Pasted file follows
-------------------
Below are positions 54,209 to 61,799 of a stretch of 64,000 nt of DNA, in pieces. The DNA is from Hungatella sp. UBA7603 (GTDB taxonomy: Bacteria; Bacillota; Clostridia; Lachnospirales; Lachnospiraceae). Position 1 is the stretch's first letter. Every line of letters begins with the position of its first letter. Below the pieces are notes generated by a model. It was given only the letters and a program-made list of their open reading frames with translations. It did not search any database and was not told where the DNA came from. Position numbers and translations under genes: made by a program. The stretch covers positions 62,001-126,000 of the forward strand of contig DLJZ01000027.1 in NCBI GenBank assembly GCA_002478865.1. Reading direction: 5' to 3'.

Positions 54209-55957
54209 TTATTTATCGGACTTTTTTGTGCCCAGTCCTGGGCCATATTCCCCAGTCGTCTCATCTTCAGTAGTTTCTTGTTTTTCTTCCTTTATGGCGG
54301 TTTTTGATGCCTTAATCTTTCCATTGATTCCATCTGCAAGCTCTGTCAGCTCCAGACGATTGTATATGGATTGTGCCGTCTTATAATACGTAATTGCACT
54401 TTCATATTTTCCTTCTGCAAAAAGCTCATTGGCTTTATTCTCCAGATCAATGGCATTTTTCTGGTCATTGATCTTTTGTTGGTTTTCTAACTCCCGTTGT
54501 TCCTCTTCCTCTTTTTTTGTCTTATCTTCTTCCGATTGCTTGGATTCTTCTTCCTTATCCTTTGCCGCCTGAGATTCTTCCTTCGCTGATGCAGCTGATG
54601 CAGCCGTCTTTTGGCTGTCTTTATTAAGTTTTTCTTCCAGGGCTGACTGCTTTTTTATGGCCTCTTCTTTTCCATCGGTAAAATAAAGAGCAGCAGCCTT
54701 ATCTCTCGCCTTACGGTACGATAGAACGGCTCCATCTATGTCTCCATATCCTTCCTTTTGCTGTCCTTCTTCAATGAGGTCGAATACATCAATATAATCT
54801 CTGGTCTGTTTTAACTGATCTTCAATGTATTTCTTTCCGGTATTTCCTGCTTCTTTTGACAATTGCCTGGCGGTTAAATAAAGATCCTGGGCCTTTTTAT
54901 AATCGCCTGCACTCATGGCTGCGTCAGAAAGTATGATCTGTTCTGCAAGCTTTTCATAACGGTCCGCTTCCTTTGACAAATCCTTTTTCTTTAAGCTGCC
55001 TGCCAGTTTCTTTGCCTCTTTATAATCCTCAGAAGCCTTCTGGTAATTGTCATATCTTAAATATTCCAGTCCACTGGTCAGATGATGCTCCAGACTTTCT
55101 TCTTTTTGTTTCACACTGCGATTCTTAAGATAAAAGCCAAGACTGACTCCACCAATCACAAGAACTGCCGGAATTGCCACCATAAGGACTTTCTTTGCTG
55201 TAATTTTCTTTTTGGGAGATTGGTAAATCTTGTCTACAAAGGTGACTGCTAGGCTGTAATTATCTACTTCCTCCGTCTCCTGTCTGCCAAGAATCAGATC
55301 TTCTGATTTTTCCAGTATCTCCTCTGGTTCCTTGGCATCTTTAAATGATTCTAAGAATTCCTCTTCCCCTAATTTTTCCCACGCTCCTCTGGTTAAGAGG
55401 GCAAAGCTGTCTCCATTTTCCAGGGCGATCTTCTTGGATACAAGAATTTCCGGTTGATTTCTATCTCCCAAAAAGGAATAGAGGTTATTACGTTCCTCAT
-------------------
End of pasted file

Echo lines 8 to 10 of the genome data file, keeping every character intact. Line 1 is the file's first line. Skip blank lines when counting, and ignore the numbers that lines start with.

54701 ATCTCTCGCCTTACGGTACGATAGAACGGCTCCATCTATGTCTCCATATCCTTCCTTTTGCTGTCCTTCTTCAATGAGGTCGAATACATCAATATAATCT
54801 CTGGTCTGTTTTAACTGATCTTCAATGTATTTCTTTCCGGTATTTCCTGCTTCTTTTGACAATTGCCTGGCGGTTAAATAAAGATCCTGGGCCTTTTTAT
54901 AATCGCCTGCACTCATGGCTGCGTCAGAAAGTATGATCTGTTCTGCAAGCTTTTCATAACGGTCCGCTTCCTTTGACAAATCCTTTTTCTTTAAGCTGCC